• 31. 8/3/2014 31 Epilobium canum ‘Western Hills’  Zauschneria ‘Western Hills’ makes an upright, shrubby plant, to 70cm, clothed in small grey-green leaves. The orange-red trumpet, produced in a long succession, are held well above the foliage on twiggy stems. I’ve planted it in the dry garden next to the dusky pink flowered Origanum ‘Santa Cruz’. © Project SOUND We finally have a plan for the backyard © Project SOUND porch house Vegetable/Annuals N 6’ 4’ Back yard (Water Zone 1-2 to 2) – 7+ species Winter-spring Spring-summer Summer-fall Trees Chilopsis linearis Large shrubs Calliandra californica Smaller shrubs Salvia leucantha Penstemon centranthifolius; Salvia pachyphylla Lavandula angustifolia ‘Hidcote’ Salvia leucantha Salvia leucantha Groundcover Monardella villosa Other Wildflowers Epilobium canum © Project SOUND © Project SOUND Other annuals & biennials that are particularly attractive to hummingbirds Circium occidentale Clarkia unguiculata Collinsia heterophylla Lupinus species Oenothera elata Annual Salvias
  • 32. 8/3/2014 32 The main back yard hummingbird haven © Project SOUND  Provides good habitat & design  Uses vertical space to provide interest and habitat  Uses repetition in shrubs and smaller plants  Uses contrast: size; foliage color; flower color  Provides interest and hummingbird food year-round © Project SOUND The hummingbird habitat: not just pretty red flowers…  A hummingbird-friendly garden requires five key elements to provide good hummingbird habitat  Nectar-producing flowers  Insects  Water  Perching places  Nest sites © Project SOUND Gardening for hummingbird habitat  Place plants in several locations. This will allow more hummingbirds and minimize territorial fighting  Fill as much of your yard as possible with flowering plants, vines, shrubs, and trees. If you do not have a garden, even a window box or hanging basket can attract hummingbirds!  Plant clusters of the same species together.  Plant flowers with different blooming times to provide nectar throughout the seasons.  Minimize or avoid using herbicides or pesticides on or near those plants where butterflies and hummingbirds are feeding. © Project SOUND More tips: Gardening for Hummingbird habitat  Create both sun and shade area in your hummingbird garden. Your hummingbird flowers will need sun to grow and your hummingbirds will need the shade to perch in between feedings.  Be sure to position your hummingbird garden where you can see it and get the most enjoyment out of it.  Hummers spend nearly 80 percent of their time resting, so you also will want to provide plenty of places to perch. They'll sit on twigs, leaf stems, fences, etc..  Mature trees and shrubs with a thick canopy are important nesting and escape features. Shrubs, bushes and perennials not only provide food but can also provide perching and nesting sites and, in some cases, escape features the bird will use. Trees and shrubs don’t necessarily need to be huge to provide good hummingbird habitat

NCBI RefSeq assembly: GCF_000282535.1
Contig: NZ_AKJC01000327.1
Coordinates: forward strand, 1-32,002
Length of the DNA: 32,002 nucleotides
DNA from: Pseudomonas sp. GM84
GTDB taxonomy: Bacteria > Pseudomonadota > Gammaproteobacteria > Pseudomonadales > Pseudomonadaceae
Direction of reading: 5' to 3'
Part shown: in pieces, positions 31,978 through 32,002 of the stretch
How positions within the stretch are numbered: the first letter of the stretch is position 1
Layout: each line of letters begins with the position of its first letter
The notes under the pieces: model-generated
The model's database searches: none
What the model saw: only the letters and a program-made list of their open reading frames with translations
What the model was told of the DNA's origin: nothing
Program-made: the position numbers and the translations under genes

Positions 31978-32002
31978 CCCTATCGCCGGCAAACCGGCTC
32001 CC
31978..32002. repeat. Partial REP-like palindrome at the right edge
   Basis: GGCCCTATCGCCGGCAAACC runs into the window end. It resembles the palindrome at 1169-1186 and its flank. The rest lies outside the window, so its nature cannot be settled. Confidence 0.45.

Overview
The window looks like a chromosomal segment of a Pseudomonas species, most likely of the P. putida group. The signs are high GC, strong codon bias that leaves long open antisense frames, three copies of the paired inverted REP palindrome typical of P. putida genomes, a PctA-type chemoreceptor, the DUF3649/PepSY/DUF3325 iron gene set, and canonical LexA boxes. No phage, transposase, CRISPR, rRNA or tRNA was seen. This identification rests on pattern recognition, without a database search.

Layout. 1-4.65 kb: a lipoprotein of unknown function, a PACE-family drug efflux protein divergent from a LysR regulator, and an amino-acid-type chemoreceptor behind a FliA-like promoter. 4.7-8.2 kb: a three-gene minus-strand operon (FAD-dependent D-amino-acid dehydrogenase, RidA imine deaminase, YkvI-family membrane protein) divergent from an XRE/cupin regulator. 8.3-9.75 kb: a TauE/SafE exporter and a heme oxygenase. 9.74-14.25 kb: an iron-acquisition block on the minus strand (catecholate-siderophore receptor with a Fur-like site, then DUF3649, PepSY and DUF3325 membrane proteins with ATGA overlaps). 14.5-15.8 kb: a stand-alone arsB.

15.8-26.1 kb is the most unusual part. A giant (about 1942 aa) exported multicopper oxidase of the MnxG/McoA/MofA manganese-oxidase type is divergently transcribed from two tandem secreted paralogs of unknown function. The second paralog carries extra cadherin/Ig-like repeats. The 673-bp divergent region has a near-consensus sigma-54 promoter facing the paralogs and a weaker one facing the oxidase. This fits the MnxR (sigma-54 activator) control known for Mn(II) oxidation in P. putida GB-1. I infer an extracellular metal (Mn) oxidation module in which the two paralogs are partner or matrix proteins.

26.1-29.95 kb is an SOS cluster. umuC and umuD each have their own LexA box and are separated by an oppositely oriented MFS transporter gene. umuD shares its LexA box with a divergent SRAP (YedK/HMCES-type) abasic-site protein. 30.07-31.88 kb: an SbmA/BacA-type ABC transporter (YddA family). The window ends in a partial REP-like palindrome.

• 33. 8/3/2014 33 © Project SOUND Tohono Chul Garden